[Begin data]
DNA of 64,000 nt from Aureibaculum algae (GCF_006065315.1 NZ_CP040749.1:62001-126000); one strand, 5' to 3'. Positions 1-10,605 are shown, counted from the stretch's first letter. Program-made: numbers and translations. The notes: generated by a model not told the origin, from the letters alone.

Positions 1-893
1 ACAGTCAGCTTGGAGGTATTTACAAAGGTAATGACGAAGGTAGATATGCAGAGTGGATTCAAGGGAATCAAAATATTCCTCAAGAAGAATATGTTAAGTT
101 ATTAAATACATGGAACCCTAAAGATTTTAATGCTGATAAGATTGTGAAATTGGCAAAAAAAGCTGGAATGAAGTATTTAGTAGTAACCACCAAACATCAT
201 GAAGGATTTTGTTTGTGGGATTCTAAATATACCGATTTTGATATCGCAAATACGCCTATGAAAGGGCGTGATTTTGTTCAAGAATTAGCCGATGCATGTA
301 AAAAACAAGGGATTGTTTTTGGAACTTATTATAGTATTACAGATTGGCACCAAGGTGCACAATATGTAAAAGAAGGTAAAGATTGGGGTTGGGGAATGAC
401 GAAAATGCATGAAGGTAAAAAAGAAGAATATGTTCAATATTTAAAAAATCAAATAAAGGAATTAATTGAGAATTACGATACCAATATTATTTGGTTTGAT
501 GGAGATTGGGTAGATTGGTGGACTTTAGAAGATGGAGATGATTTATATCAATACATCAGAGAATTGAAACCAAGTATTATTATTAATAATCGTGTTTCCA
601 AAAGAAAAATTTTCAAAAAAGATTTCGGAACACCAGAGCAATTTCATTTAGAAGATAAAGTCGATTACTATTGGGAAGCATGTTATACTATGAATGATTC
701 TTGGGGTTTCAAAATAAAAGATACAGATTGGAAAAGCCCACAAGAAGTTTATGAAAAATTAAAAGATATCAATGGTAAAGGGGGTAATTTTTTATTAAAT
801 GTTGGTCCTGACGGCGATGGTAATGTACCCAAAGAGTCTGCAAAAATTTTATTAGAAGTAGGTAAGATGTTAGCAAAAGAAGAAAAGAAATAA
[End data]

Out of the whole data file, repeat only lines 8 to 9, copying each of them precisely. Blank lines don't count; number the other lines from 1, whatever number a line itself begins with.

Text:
501 GGAGATTGGGTAGATTGGTGGACTTTAGAAGATGGAGATGATTTATATCAATACATCAGAGAATTGAAACCAAGTATTATTATTAATAATCGTGTTTCCA
601 AAAGAAAAATTTTCAAAAAAGATTTCGGAACACCAGAGCAATTTCATTTAGAAGATAAAGTCGATTACTATTGGGAAGCATGTTATACTATGAATGATTC